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23 February 2018updated 14 Sep 2021 2:32pm

Margot Robbie saves the ice-skating biopic I, Tonya from sheer sensationalism

Craig Gillespie directs with all the subtlety of a baton-wielding thug but has made one brilliant decision in Margot Robbie, who is a machine for generating empathy.

By Ryan Gilbey

Knowledge of the figure skater Tonya Harding remains at a rudimentary level in Britain, where she has never quite become the monster, pariah and punchline that she is in the US. Perhaps the story was too far from our cosy Torvill-and-Dean view of skating, or the nuances of the American class system were too dissimilar to our own. Fear not: every last twist, turn and triple axel of the tale is spelled out in the black comedy I, Tonya, which shows how she was implicated in a plot to prevent a fellow skater from competing in the 1994 Winter Olympics. The injured party was Nancy Kerrigan, whose leg was badly bruised by a blow from a telescopic baton. (The assailant was a thug hired by Harding’s ex-husband and her bodyguard.) After the attack, Harding underwent victimisation on a national scale. 

Craig Gillespie directs with all the subtlety of a baton-wielding thug but has made at least one brilliant decision in casting Margot Robbie, who is practically a machine for generating empathy. She projects a convincing sense of wounded injustice as a woman whose skill as a skater was overlooked repeatedly while judges took issue with her “presentation” – in other words, her trashiness. I, Tonya is caught between railing against that sort of snobbery and drawing most of its own dramatic energy from giggling at her torrid, squalid life.

A “mockumentary” framing device, where the characters give interviews straight-to-camera many years later, only multiplies the opportunities for sneering. Now we can hear their excuses while seeing evidence which contradicts them. “Off the ice she was a happy, well-adjusted child,” says Harding’s mother, LaVona (Allison Janney). Cut to the kid trying to shoot a rabbit between the eyes. Like any number of movie tyrants (the music teacher in Whiplash, the drill sergeant in Full Metal Jacket), LaVona’s toxic energy is prized and despised by the film. It can’t get enough of her chunky specs, ratty furs, the severely pruned haircut that’s too small for her head and the Long John Silver parrot on her shoulder. She’s a graduate from the Mommie Dearest school of parenting: she thrashes her daughter with a hairbrush and kicks her off a chair. The abuse continues into adulthood and on to the ice. Hear that man in the crowd calling out “You suck!”? He’s a plant paid for by LaVona, who claims her daughter skates better when enraged. Don’t say she never does anything for her.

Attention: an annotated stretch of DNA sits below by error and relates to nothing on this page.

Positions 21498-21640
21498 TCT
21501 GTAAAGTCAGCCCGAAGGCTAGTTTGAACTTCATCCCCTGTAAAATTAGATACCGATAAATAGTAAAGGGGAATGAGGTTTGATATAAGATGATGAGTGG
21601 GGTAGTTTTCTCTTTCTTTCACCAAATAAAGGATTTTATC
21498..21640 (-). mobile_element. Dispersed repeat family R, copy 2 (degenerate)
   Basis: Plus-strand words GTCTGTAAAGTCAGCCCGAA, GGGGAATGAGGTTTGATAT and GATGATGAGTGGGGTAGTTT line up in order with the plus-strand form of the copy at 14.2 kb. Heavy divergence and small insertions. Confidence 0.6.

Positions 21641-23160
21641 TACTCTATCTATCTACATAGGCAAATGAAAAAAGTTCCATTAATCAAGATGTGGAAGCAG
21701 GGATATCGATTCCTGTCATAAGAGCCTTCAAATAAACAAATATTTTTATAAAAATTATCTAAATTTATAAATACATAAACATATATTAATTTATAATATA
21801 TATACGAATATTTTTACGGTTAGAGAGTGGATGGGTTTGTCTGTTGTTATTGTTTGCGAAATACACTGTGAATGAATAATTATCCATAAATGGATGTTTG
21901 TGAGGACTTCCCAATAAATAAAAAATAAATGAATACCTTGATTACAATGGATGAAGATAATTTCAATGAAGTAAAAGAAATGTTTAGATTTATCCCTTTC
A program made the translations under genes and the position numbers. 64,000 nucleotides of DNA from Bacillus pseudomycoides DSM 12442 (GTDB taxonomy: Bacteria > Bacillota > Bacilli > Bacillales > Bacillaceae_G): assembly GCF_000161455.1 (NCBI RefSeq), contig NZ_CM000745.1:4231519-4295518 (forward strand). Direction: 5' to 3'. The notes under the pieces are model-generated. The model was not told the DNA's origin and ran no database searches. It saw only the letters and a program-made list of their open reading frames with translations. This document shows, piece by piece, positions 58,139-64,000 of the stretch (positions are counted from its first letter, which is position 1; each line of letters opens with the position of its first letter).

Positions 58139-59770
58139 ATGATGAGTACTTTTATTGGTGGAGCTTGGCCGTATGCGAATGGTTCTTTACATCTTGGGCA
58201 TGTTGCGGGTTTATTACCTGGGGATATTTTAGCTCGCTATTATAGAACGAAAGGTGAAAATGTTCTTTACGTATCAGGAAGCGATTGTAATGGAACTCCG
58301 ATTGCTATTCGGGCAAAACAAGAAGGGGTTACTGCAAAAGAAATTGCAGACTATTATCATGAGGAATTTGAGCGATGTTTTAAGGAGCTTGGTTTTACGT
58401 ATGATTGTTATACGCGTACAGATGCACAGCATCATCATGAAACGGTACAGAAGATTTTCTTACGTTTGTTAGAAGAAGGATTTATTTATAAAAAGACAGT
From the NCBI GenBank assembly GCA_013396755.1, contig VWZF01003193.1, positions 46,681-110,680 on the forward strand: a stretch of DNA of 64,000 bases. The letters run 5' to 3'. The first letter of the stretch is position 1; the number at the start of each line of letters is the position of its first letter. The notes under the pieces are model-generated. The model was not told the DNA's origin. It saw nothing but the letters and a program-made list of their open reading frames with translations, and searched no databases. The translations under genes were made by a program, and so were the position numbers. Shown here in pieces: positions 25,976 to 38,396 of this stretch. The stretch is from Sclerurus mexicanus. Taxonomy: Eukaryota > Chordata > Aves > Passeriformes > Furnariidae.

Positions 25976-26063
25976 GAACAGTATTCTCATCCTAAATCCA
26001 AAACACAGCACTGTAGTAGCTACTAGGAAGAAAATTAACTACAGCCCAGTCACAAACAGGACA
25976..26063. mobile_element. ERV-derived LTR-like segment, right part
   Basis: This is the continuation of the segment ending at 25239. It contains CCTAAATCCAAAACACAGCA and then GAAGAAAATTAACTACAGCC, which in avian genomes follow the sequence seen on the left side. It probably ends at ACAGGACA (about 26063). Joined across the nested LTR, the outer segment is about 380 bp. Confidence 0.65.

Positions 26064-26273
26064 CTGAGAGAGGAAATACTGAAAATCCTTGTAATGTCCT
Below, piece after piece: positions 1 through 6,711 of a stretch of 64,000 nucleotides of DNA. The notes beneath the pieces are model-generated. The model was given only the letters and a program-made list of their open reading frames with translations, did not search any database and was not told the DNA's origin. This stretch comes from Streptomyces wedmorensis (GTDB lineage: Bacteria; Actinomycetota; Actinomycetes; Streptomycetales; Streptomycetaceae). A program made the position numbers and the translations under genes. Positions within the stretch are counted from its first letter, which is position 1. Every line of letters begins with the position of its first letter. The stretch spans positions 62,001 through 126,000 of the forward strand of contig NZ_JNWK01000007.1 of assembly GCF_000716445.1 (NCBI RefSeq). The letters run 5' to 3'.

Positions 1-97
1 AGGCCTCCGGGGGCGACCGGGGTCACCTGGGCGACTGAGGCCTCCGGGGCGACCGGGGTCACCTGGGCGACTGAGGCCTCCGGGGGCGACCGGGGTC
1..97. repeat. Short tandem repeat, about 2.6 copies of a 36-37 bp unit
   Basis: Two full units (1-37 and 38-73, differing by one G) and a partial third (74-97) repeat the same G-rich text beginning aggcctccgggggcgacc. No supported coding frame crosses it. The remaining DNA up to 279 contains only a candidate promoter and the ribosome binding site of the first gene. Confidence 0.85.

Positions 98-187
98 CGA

The interviews allow the film to score points off these woebegone souls. “Show me a family that doesn’t have ups and downs,” snorts LaVona immediately after we’ve seen her throw a knife into her daughter’s arm. More effective are the instances of Harding commenting on the abusive behaviour of her low-wattage husband, Jeff (Sebastian Stan), even as she’s in the midst of receiving his punches. “Mom hit me,” she explains, “and she loves me.” Retaliating during an argument by blasting at him with a shotgun, she tells the camera: “This is bullshit. I never did this.” She’s not the first character to cast aspersions on the veracity of a film as it unfolds – 24 Hour Party People and American Splendor included similar moments – but the trick works here as a distancing device in scenes that might otherwise risk being exploitative.

It’s not a charge the rest of the film can dodge easily. The argument that Harding suffered disproportionately for her crimes, and that a frightened, abused woman essentially was abused all over again in the media, is hard to square with the picture’s sensationalist tone; Robbie’s performance provides the sole rebuttal. There are nifty musical choices – Dire Straits’ “Romeo and Juliet” plays during Tonya and Jeff’s first kiss and doesn’t stop once the violence starts. But when LaVona stomps across the rink to the sound of Cliff Richard’s “Devil Woman”, it’s both obvious and unoriginal: Gus Van Sant got there first in To Die For, when “Season of the Witch” by Donovan played over another ice-skating scene involving a monstrous woman. If there’s no room in I, Tonya for The Crystals’ “He Hit Me (And It Felt Like a Kiss)”, that must only be because the soundtrack budget had already been blown on Cliff. 

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I, Tonya is in cinemas now. 

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This article appears in the 21 Feb 2018 issue of the New Statesman, Sunni vs Shia